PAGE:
Disorders of communication, like neuroses of which they are signs, occur in everyone at various times. Until recently observers have focused on the counted or interpreted contents of communications rather than on their patterns. Patterns of communication are structured indices of character and personality observable in the parameters of verbal, gestural, and behavioral modalities. When ego boundary functions are weakened as in the psychoses, distorted communications become intensified and reveal their latent more or less specific patterns. They are especially clear in depressions.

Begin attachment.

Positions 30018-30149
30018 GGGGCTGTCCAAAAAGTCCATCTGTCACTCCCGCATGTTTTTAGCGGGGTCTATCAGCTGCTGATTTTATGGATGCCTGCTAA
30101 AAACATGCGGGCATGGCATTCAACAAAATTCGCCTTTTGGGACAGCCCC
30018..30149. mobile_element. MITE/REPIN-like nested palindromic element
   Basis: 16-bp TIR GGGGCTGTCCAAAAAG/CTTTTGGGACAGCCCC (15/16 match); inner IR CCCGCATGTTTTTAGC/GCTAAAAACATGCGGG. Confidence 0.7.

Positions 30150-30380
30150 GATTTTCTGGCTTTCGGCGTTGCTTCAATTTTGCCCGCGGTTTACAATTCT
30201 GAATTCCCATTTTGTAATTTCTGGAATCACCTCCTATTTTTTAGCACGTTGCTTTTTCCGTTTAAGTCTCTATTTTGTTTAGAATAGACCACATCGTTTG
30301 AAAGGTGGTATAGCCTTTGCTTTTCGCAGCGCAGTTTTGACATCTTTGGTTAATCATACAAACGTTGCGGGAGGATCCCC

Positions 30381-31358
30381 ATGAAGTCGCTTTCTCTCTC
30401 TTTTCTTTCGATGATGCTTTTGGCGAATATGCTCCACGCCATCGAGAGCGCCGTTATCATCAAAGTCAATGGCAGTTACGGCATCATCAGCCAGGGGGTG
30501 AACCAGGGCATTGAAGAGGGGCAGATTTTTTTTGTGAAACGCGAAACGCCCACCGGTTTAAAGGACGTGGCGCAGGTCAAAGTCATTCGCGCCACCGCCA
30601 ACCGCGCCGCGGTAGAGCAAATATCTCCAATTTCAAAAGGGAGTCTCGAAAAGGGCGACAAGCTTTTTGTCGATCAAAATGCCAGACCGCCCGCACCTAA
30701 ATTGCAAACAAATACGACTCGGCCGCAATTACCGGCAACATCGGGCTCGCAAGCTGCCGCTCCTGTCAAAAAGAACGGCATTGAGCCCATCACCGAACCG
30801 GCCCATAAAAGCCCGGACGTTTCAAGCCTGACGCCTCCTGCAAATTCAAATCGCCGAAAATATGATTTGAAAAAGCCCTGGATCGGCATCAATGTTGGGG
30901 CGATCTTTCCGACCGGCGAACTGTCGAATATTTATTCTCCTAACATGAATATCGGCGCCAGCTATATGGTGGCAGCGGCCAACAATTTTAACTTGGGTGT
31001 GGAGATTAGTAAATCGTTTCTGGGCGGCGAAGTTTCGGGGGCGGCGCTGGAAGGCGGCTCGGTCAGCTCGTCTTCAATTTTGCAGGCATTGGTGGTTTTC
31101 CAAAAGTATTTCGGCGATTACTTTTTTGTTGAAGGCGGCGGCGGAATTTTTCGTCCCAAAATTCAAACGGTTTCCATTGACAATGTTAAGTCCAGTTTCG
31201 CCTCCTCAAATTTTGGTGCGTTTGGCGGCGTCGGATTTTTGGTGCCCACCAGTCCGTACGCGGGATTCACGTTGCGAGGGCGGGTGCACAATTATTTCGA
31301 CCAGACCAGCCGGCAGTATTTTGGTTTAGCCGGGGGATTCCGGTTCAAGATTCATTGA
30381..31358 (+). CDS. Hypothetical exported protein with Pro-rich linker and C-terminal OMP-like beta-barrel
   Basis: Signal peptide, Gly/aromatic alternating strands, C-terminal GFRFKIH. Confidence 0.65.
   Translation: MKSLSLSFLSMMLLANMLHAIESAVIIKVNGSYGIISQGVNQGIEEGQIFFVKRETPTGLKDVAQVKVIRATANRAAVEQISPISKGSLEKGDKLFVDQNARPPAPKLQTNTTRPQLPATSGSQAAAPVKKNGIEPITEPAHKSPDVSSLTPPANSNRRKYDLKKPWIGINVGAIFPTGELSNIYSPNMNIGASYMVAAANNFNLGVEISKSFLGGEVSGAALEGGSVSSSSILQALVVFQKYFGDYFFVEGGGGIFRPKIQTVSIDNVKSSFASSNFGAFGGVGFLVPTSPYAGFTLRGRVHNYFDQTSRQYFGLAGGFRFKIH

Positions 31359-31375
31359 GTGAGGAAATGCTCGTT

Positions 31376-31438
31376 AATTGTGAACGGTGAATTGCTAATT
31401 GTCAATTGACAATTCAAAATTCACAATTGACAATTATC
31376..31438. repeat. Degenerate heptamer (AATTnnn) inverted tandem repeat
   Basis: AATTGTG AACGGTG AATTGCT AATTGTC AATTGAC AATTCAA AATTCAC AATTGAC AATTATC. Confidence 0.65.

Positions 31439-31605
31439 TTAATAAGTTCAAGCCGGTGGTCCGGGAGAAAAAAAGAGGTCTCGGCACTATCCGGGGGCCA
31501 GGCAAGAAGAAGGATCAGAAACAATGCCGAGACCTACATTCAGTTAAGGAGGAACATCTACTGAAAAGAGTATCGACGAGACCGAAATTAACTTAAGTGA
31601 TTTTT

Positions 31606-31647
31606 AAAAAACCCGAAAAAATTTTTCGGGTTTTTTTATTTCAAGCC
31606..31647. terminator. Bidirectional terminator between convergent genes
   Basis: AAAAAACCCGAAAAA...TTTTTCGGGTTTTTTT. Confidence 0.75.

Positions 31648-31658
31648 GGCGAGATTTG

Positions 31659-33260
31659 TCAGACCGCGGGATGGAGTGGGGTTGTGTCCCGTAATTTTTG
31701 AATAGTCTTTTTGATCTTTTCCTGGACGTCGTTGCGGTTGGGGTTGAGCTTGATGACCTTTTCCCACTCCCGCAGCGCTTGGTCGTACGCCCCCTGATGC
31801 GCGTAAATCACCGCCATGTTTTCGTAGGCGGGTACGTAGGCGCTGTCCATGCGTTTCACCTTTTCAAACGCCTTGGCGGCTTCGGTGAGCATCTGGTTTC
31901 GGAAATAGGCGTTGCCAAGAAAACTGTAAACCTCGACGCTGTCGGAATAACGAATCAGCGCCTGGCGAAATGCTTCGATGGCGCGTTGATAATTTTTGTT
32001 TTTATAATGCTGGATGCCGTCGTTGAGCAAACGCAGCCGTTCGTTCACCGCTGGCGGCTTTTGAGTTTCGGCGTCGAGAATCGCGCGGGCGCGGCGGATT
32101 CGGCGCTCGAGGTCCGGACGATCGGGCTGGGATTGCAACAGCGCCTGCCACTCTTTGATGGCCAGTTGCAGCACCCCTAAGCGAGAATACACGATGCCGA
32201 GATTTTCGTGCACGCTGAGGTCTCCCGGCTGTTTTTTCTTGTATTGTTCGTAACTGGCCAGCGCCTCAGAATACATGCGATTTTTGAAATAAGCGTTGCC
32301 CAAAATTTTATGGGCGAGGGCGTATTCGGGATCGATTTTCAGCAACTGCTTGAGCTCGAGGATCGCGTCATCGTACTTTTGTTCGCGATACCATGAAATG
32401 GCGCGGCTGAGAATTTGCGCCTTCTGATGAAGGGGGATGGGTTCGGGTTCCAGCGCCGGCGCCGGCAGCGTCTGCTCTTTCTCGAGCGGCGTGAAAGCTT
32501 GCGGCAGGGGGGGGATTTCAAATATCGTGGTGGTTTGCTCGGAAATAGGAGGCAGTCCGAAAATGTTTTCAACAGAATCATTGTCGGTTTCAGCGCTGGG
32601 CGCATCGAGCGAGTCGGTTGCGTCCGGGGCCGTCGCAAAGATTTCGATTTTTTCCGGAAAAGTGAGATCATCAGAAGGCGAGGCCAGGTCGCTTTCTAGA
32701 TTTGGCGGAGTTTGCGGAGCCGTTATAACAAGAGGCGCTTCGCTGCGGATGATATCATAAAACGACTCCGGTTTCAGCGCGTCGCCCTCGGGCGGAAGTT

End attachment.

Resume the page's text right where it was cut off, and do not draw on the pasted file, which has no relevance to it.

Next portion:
With several colleagues I have observed the phenomena of depressions by isolating their component affective and behavioral traits and studying their combinations.1 Actually such an observational and descriptive approach constituted a study of depressed patient's communications through verbal and behavioral messages to one other person (the interviewing-observer) and to several persons constituting the small-group structure of the family or hospital nursing